Now let us consider in what respects the Virgin Mary is Blessed; a title first given her by the Angel, and next by the Church in all ages since to this day.

I observe, that in her the curse pronounced on Eve was changed to a blessing. Eve was doomed to bear children in sorrow; but now this very dispensation, in which the token of Divine anger was conveyed, was made the means by which salvation came into the world. Christ might have descended from heaven, as He went back, and as He will come again. He might have taken on Himself a body from the ground, as Adam was given; or been formed, like Eve, in some other divinely-devised way. But, far from this, God sent forth His Son (as St. Paul says), "made of a woman." For it has been His gracious purpose to turn all that is ours from evil to good. Had He so pleased, He might have found, when we sinned, other beings to do Him service, casting us into hell; but He purposed to save and to change us. And in like manner all that belongs to us, our reason, our affections, our pursuits, our relations in life, He {130} needs nothing put aside in His disciples, but all sanctified. Therefore, instead of sending His Son from heaven, He sent Him forth as the Son of Mary, to show that all our sorrow and all our corruption can be blessed and changed by Him. The very punishment of the fall, the very taint of birth-sin, admits of a cure by the coming of Christ.

But there is another portion of the original punishment of woman, which may be considered as repealed when Christ came. It was said to the woman, "Thy husband shall rule over thee;" a sentence which has been strikingly fulfilled. Man has strength to conquer the thorns and thistles which the earth is cursed with, but the same strength has ever proved the fulfilment of the punishment awarded to the woman. Look abroad through the Heathen world, and see how the weaker half of mankind has everywhere been tyrannized over and debased by the strong arm of force. Consider all those Eastern nations, which have never at any time reverenced it, but have heartlessly made it the slave of every bad and cruel purpose. Thus the serpent has triumphed,—making the man still degrade himself by her who originally tempted him, and her, who then tempted, now suffer from him who was seduced. Nay, even under the light of revelation, the punishment on the woman was not removed at once. Still (in the words of the curse), her husband ruled over her. The very practice of polygamy and divorce, which was suffered under the patriarchal and Jewish dispensation proves it.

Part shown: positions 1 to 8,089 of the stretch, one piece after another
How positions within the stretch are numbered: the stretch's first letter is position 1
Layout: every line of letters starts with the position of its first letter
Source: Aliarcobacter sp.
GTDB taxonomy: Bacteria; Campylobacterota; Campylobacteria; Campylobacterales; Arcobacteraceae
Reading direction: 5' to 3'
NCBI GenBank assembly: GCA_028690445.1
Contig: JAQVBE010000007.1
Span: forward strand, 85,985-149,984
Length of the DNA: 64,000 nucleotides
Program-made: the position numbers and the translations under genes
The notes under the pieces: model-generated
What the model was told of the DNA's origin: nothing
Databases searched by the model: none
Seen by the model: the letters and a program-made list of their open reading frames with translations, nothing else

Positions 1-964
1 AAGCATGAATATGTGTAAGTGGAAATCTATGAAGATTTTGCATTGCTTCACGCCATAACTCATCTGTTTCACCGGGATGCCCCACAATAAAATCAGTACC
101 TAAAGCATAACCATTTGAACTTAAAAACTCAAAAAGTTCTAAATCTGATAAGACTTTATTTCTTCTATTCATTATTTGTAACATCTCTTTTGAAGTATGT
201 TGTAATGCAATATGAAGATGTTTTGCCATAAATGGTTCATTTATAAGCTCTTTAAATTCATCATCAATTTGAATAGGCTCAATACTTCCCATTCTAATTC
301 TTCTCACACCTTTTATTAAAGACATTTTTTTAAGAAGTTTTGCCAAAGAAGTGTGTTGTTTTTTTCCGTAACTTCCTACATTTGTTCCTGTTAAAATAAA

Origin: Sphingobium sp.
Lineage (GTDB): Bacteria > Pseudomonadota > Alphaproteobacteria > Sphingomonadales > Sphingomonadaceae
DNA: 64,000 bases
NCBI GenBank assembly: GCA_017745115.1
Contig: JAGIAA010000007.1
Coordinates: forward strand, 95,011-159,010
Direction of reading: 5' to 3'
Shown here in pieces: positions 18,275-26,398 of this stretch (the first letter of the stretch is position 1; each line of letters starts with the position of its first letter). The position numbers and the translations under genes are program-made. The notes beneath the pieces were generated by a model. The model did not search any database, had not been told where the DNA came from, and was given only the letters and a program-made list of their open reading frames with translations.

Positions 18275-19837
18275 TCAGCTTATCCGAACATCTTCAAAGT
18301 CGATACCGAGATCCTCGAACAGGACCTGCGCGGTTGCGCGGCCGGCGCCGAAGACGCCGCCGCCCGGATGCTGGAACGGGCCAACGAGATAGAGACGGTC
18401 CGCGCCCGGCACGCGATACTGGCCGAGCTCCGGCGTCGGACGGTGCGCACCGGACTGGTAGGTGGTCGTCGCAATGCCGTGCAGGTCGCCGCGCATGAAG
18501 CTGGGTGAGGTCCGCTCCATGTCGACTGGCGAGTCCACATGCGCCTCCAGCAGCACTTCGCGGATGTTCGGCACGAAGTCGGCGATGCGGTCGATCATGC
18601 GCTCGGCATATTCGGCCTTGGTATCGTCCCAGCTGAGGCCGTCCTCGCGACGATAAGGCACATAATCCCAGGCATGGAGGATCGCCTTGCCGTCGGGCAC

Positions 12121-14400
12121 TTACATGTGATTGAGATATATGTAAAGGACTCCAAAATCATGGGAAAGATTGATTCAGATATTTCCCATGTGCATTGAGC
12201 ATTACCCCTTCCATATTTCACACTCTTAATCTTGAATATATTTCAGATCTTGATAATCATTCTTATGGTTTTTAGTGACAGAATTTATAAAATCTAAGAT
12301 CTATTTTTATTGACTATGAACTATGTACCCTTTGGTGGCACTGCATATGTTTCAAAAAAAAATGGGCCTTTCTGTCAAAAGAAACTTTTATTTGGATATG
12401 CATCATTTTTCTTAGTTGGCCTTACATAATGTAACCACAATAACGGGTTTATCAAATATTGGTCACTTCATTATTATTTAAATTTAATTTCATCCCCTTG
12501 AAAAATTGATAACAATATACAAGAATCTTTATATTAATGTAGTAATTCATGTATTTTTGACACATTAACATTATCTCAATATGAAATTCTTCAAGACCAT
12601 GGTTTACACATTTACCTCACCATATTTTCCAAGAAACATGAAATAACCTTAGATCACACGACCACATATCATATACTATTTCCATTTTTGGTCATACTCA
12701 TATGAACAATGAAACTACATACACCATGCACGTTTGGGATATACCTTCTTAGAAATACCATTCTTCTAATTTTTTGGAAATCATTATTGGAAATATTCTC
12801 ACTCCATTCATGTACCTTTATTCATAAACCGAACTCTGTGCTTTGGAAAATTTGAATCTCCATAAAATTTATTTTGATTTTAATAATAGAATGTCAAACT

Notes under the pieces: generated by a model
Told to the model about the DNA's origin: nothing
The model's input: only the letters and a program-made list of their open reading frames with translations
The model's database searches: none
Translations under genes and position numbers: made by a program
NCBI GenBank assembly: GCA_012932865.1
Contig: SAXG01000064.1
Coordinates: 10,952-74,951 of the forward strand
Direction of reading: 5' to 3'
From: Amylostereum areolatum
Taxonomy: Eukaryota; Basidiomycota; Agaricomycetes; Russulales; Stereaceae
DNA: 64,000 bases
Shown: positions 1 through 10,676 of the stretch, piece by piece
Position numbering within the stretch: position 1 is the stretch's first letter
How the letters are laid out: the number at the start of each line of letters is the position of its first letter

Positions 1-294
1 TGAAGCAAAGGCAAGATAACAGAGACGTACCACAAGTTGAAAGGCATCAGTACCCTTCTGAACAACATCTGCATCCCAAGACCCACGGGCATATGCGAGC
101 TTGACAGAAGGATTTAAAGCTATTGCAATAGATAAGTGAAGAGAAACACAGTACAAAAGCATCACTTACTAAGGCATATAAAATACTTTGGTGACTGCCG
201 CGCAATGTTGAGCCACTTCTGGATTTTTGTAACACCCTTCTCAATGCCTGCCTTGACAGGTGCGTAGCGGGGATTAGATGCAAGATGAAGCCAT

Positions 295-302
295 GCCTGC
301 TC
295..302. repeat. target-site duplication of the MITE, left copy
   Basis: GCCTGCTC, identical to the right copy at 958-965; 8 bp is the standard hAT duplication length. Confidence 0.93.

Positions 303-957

But when Christ came as the seed of the woman, He vindicated the rights and honour of His mother. Not that the distinction of ranks is destroyed under the Gospel; the woman is still made inferior to man, as he to Christ; but the slavery is done away with. St. Peter bids the husband "give honour unto the wife, because the weaker, in that both are heirs of the grace of life." [1 Pet. iii. 7.] And St. Paul, while enjoining subjection upon her, speaks of the especial blessedness vouchsafed her in being the appointed entrance of the Saviour into the world. "Adam was first formed, then Eve; and Adam was not deceived, but the woman being deceived was in the transgression." But "notwithstanding, she shall be saved through the Child-bearing;" [1 Tim. ii. 15.] that is, through the birth of Christ from Mary, which was a blessing, as upon all mankind, so peculiarly upon the woman. Accordingly, from that time, Marriage has not only been restored to its original dignity, but even gifted with a spiritual privilege, as the outward symbol of the heavenly union subsisting betwixt Christ and His Church.

Thus has the Blessed Virgin, in bearing our Lord, taken off or lightened the peculiar disgrace which the woman inherited for seducing Adam, sanctifying the one part of it, repealing the other.

But further, she is doubtless to be accounted blessed and favoured in herself, as well as in the benefits she has done us. Who can estimate the holiness and perfection of her, who was chosen to be the Mother of Christ? If to him that hath, more is given, and holiness and Divine favour go together (and this we are  expressly told), what must have been the transcendent purity of her, whom the Creator Spirit condescended to overshadow with His miraculous presence? What must have been her gifts, who was chosen to be the only near earthly relative of the Son of God, the only one whom He was bound by nature to revere and look up to; the one appointed to train and educate Him, to instruct Him day by day, as He grew in wisdom and in stature? This contemplation runs to a higher subject, did we dare follow it; for what, think you, was the sanctified state of that human nature, of which God formed His sinless Son; knowing as we do, "that which is born of the flesh is flesh," and that "none can bring a clean thing out of an unclean?" [1 John iii. 6. Job xiv. 4.]